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Keely Smith, Jazz and Pop Singer, Dies at 89

Variety logo Variety 12/17/2017 Pat Saperstein
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Keely Smith, the Grammy winning singer known for her solo recordings of jazz standards as well as her partnership with her first husband, Louis Prima, died Dec. 16 in Palm Springs, Calif. She was 89 and had been suffering from heart failure, according to her publicist, Bob Merlis.

Her hits included “Bei Mir Bist Du Schön” and “I’ve Got You Under My Skin.” “That Old Black Magic,” which she reprised with Kid Rock at the 2008 Grammy awards, made a big impression on pop culture: Kermit the frog, wearing a wig, performed as Smith on the early Muppets show “Sam and Friends,” singing “That Old Black Magic.” Smith and Prima also performed the hit at John F. Kennedy’s inauguration.

Born Dorothy Jacqueline Keely in Norfolk, Va., she was of Cherokee and Irish parentage. She started out singing at a naval air station band and got her first paying job at age 15 with the Earl Bennett band.

She was hired as “girl singer” in Prima’s big band when still a teenager, and went on the road with the band in 1948. Smith and Prima married and had two children.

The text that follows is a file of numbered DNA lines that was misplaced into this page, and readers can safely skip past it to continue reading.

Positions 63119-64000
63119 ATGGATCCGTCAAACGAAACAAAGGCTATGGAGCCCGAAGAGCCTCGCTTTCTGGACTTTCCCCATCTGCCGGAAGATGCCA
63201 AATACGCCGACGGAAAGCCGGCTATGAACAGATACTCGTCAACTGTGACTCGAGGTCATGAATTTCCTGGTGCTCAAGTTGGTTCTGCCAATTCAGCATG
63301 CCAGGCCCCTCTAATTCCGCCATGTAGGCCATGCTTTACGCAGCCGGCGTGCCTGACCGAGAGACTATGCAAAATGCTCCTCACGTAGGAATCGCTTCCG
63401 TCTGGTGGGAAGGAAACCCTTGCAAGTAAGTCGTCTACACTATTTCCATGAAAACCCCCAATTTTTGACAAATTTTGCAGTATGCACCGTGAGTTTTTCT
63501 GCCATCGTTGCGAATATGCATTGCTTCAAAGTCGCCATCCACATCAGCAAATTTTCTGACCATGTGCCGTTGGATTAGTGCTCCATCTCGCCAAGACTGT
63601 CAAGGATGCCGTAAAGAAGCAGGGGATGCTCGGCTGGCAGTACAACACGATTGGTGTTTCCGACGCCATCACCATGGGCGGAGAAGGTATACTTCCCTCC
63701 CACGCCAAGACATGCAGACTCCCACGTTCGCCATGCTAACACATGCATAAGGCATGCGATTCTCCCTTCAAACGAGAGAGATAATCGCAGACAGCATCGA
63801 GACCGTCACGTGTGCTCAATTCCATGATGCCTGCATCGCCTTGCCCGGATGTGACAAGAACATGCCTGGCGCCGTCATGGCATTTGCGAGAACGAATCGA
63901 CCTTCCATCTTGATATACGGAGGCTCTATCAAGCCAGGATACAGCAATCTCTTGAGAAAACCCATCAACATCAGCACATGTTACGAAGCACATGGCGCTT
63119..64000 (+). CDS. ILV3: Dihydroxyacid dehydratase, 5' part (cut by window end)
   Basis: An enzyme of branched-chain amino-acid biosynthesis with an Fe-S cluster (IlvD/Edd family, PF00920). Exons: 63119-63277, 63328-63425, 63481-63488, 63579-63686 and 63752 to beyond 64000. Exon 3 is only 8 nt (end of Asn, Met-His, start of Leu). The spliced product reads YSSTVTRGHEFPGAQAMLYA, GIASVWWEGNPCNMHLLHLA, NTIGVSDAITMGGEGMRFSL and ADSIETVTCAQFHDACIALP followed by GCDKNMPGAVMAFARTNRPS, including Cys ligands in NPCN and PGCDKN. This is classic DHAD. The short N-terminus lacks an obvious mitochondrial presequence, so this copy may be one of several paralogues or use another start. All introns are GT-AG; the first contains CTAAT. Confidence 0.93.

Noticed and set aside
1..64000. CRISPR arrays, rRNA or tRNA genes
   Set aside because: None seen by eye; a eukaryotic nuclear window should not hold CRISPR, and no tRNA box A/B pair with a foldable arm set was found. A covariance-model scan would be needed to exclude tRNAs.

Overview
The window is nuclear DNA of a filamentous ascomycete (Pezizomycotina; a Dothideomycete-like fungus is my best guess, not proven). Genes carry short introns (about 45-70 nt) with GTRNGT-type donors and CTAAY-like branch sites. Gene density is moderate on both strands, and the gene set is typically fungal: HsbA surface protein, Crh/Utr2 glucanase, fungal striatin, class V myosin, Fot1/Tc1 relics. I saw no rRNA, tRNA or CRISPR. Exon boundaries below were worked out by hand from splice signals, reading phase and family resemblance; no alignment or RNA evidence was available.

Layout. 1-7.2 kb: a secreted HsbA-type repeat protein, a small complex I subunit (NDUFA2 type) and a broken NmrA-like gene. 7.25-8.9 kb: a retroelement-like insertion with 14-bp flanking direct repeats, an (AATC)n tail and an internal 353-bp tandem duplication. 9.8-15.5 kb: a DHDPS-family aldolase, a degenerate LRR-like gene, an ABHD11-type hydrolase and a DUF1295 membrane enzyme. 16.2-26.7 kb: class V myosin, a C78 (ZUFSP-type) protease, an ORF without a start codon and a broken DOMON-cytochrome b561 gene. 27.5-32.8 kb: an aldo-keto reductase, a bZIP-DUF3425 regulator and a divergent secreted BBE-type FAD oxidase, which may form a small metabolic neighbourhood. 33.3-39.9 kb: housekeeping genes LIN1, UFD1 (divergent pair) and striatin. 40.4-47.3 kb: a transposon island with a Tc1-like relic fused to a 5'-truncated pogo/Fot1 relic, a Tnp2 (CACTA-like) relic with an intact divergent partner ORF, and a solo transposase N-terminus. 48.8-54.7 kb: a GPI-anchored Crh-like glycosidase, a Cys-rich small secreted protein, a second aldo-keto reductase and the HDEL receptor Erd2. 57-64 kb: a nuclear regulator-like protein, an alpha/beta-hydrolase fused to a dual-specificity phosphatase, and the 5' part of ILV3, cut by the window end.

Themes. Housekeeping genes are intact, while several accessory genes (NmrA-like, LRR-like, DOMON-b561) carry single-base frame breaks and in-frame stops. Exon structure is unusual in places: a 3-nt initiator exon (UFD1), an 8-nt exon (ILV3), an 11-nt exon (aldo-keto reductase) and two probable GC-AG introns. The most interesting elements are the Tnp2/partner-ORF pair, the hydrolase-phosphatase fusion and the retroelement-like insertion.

The duo won a Grammy in 1959, the first year of the awards, for best pop vocal performance by a duo or group for “That Old Black Magic,” which stayed on the charts for 18 weeks. They had hit albums with “The Wildest!” and “The Wildest Show at Tahoe.”

She was also Grammy-nommed later in life for the 2001 album “Keely Sings Sinatra.”

A mainstay of the Las Vegas lounge scene for many years, she was honored in the Las Vegas Hall of Fame as well as with stars on the Hollywood and Palm Springs walks of fame.

Smith also sang in several movies including “Hey Boy! Hey Girl!,” “Senior Prom” and “Thunder Road.”

She launched as a solo artist in 1957 with “I Wish You Love,” produced by Nelson Riddle, and she followed that with “Swingin’ Pretty” and “The Intimate Keely Smith,” which was re-released last year. The album was produced by Jimmy Bowen, whom she married in 1965 after divorcing Prima in 1961.

In 2005, she played a series a well-received shows in Manhattan. Variety said, “Smith’s bold, dark voice took firm hold on a handful of great standard tunes, and she swung hard.” Her final performance was in 2011 at the Cerritos Performing Arts Center.

Survivors include her children Toni Prima and Luanne Prima.

In memoriam 2017: Remembering stars we lost this year (via Photo Services):

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